Getting this stuff 100% right is probably impossible.
Getting it 99% right is probably worthless (*).
Getting it even 90% right is going to be much too expensive (in time, $$$ and loss of features) for your average PHB.

DRM is the poster-child of "security by obscurity". Bugs are dealt with by sueing those that find them under the DMCA.

It might _work_ (by allowing your business model to be profitable) but it will never _WORK_ (by making those darn bits un-copyable).

(*) Remember that you have to stop _EVERY_ attempt to copy the bits, not just 99.999% of them. Patching a flawed DRM product is useless if the old, unpatched version is still out there and can be exploited.

TKOctober 1, 2006 4:08 PM

As long as all directsound streams are played via a directsound compatible driver there should be no need to hack anything, just write a generic directsound driver that T's the data to both a selected soundcards directsound driver and a pcm or raw sound file that can then be processed into whatever format you like. You can then create your fair use backup incase MS obsoletes your purchased musics DRM or the DRM webservers go down or you find your purchased rights dissapear into the ether under some "in our sole discretion" T&C clause.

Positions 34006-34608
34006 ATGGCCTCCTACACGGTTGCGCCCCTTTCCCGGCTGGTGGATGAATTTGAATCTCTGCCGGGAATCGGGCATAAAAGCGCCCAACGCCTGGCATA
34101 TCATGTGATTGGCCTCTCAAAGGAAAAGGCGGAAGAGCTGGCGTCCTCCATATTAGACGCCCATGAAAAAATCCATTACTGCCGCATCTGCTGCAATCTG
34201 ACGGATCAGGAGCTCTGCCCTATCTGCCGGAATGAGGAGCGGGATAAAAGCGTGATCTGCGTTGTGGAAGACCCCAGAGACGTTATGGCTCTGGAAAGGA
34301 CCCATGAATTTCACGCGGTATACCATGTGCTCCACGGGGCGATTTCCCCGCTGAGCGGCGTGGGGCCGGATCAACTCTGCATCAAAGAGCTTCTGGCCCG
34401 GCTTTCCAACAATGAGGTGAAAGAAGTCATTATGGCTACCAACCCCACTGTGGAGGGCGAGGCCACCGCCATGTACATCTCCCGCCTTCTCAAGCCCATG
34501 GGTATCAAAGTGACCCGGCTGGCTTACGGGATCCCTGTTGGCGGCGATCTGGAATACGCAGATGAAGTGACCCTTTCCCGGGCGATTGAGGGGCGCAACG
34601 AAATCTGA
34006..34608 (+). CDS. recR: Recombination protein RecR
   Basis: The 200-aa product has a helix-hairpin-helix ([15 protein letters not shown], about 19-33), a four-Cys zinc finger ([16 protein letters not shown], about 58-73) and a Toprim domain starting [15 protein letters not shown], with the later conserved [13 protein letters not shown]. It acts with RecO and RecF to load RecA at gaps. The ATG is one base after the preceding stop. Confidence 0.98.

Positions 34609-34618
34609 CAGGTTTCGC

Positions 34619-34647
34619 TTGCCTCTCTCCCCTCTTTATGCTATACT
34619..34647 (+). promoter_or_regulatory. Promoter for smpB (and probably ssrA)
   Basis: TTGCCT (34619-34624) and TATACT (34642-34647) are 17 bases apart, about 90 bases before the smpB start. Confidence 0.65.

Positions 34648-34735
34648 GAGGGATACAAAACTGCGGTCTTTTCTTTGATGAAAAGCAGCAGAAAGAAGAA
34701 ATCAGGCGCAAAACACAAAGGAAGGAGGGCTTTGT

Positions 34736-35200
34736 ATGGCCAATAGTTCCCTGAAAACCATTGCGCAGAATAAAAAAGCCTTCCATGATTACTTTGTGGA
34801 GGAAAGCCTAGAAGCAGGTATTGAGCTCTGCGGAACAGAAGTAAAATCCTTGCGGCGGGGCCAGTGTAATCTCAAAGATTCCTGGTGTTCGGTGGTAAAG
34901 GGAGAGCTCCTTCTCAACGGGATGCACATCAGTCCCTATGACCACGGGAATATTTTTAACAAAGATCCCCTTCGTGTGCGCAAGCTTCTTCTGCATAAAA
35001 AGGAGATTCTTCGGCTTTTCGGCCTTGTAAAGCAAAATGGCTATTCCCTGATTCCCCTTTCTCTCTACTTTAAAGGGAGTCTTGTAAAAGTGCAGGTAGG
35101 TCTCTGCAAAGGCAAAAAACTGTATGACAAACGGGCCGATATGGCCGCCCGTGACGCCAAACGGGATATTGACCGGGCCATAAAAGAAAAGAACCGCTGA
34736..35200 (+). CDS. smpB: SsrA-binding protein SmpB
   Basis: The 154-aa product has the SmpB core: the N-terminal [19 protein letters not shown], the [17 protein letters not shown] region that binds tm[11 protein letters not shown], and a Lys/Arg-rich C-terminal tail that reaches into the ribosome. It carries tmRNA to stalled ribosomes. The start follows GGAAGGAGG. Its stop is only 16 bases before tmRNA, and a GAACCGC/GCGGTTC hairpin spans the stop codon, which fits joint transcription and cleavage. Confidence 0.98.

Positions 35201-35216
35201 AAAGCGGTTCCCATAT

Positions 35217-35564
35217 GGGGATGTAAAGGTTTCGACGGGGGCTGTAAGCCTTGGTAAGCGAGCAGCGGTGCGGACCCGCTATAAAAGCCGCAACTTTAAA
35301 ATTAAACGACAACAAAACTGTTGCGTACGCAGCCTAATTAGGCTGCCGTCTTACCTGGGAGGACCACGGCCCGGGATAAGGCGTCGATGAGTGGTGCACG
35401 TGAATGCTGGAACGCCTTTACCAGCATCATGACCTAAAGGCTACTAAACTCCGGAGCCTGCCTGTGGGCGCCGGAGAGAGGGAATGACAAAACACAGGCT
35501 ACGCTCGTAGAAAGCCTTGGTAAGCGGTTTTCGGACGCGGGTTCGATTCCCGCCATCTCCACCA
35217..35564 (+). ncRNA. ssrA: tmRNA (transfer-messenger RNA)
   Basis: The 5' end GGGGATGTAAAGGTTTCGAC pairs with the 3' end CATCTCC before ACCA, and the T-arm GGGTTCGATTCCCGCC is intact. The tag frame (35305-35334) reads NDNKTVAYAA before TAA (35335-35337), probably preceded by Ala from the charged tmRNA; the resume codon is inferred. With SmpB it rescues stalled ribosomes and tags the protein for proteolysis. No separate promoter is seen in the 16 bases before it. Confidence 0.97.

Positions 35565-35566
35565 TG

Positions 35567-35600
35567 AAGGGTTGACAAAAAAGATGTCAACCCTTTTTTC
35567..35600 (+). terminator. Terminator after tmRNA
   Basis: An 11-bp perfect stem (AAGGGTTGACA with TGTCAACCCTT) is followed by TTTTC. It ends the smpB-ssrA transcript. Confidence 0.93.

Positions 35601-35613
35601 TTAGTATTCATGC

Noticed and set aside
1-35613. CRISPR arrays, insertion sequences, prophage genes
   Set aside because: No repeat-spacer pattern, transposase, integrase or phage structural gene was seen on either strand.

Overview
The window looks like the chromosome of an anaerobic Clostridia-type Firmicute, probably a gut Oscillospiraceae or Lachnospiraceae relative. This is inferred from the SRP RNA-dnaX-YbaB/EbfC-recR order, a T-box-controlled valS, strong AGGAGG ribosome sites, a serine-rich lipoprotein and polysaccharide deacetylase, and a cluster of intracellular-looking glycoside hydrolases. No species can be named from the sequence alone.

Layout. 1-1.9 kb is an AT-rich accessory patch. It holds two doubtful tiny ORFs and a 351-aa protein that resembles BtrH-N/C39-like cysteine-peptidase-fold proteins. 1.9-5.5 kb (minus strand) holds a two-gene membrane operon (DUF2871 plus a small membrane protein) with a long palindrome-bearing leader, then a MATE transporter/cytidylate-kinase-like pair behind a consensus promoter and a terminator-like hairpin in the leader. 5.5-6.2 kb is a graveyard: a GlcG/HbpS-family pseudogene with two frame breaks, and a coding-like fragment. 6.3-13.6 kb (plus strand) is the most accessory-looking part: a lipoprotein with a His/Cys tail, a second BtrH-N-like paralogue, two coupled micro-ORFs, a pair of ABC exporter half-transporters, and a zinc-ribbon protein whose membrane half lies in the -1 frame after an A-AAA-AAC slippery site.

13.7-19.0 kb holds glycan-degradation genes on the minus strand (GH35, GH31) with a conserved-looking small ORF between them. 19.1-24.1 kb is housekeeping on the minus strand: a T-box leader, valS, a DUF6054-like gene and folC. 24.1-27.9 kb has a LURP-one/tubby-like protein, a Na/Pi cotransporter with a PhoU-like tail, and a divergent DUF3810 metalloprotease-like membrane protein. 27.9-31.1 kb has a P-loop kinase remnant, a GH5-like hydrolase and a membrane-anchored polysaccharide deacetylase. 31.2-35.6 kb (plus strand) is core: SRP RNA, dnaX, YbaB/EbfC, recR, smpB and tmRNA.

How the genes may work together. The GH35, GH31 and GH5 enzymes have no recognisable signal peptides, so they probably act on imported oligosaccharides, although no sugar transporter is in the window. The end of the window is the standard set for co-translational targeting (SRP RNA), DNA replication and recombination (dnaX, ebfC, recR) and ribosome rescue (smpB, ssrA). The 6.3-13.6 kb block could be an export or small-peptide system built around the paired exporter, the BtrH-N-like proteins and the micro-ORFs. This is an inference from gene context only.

Fuck MicrosoftOctober 2, 2006 4:04 PM

Stop sending your money to Microsoft.

As long as you continue to buy products/services from Microsoft then you have no reason to complain, YOU are part of the problem and are too stupid to see this.

PaulOctober 3, 2006 3:43 PM

@derf:
HDMI does exist for audio. The HD-DVD format only allows for the newer lossless surround formats via HDMI 1.3.

Why..?

Because it's less about copy protection and more about license enforcement. DRM is an impossible problem to solve from a copy protection standpoint, but the DMCA makes it perfect to extort licensing fees from equipment manufacturers.

@OS:
the short reason that DRM is an impossible task is the playback equipment has a private key to decrypt the content with, so therefore somewhere on the device is the ability to get the cleartext.

DRM is to cryptography what alchemy is to chemistry. If alchemists were around in serious force today, they'd lobby congress to pass some sort of "lead is gold" act requiring us to pay gold like prices for their painted lead since you can't actually turn lead into gold.

As a software provider, there's always money to be made by convincing copyright holders who don't know better that you can implement "uncrackable" DRM, just as kings throughout history paid alchemists to come up with cheap gold.

Jennifer GranickOctober 5, 2006 2:55 PM

My take on the lawsuit is that Microsoft might believe that the people behind FairUse4WM are insiders, because of the speed with which the tool was released following the latest DRM updates. That’s the only way I can see this lawsuit making any kind of financial sense for the company.

For more about what I think: http://www.granick.com/blog/?p=479